Artist StatementIn my gas fired work, I utilize porcelain almost exclusively. In this work, I'm looking for elegance, purity of form, and glazes with depth and character. In the last several years I have focused mainly on wood-fired vessels. This is how pots were first fired, eons ago. The flame makes its mark -- it embraces the pot, and transforms it. Every pot that emerges from the wood kiln is unique. Holding the pot, seeing the trace of the flame, you have an immediate understanding of how this pot was made, how it was fired -- how it came to be. Every unloading of the kiln is a surprise. You must relinquish expectations of perfection and give yourself over to the fire. I don't glaze the outside of most of my pots so that when you look at it, and hold it, and use it, you can share in the process of its creation. I like to make humble pots. Pots that reflect simple food, shared with family and friends. Pots you always reach for. Pots that function just as you want them to.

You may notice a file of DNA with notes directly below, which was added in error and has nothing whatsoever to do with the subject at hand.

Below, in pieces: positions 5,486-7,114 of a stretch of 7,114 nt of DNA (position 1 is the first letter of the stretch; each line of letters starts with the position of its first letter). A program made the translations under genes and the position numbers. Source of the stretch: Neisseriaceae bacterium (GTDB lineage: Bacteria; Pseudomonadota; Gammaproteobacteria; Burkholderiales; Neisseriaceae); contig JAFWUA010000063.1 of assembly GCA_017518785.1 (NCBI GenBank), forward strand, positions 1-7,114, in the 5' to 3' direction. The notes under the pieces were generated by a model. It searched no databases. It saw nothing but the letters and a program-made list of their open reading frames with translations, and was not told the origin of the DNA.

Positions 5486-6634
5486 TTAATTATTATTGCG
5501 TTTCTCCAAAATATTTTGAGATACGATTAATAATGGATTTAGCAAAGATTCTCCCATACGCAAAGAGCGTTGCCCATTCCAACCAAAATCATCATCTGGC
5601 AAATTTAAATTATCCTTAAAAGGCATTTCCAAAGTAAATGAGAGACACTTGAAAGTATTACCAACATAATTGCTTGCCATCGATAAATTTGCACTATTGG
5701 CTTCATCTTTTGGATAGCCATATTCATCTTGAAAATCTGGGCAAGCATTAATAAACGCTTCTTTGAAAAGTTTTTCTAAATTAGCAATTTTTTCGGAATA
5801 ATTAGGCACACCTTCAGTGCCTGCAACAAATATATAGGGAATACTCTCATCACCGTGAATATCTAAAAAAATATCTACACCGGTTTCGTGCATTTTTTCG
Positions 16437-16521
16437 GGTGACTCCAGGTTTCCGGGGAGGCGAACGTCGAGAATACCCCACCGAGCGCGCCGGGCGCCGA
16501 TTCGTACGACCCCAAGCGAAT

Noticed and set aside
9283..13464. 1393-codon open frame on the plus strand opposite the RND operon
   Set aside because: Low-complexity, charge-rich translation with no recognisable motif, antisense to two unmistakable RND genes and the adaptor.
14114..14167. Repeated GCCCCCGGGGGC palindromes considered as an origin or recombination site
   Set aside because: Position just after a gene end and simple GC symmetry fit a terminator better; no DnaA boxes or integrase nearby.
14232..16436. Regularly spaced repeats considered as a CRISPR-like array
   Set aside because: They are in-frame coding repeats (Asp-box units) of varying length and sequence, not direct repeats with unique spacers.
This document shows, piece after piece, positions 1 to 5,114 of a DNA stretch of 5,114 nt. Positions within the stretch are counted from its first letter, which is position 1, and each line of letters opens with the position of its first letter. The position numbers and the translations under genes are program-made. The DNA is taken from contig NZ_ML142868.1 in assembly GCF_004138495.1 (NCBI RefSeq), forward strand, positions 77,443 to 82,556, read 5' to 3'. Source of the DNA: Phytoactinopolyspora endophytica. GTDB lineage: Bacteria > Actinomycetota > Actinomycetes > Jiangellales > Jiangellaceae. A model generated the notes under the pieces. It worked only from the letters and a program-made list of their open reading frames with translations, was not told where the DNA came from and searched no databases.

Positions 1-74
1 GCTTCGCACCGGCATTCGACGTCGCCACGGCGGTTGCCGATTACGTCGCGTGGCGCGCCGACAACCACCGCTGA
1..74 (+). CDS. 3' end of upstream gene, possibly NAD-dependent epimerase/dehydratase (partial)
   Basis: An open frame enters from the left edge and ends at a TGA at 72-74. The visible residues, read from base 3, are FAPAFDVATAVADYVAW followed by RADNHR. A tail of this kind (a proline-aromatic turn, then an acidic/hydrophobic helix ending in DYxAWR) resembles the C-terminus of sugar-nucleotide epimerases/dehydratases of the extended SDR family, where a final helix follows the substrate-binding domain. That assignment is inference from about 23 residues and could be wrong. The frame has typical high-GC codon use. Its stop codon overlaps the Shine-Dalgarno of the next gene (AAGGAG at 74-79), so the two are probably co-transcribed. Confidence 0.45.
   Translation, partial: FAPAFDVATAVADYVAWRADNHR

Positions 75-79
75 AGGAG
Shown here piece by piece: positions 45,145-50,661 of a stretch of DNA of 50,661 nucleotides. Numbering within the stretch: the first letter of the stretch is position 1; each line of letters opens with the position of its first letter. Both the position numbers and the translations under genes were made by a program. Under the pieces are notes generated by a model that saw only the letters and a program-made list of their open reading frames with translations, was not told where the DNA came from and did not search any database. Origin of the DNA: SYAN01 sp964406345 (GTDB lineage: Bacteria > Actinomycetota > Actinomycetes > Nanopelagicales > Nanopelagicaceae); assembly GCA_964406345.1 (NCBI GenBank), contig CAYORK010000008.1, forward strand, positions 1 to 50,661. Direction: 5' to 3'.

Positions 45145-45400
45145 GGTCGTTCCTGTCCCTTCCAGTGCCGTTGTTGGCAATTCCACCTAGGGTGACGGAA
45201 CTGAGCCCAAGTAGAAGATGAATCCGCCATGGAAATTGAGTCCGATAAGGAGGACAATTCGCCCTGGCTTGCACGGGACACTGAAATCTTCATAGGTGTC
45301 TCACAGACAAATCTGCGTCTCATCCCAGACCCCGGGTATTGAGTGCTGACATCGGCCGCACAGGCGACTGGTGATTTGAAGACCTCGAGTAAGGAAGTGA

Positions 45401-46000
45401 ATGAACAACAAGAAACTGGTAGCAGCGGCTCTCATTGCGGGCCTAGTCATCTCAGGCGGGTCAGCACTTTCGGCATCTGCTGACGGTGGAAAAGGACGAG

I was always drawn to ceramics. After the last of my sons was off and on his own, I began to feel a strong need to explore the creative aspects of life, and so turned to clay.
I began taking beginner's classes and was immediately hooked. Baltimore Clayworks is nationally recognized non-profit clay center with ten resident artists who both teach and create. Aside from hosting exhibits and workshops by nationally and internationally recognized artists, they also offer fellowships to emerging artists, and do significant community outreach with children in impoverished areas of the city, as well as with ex-offenders.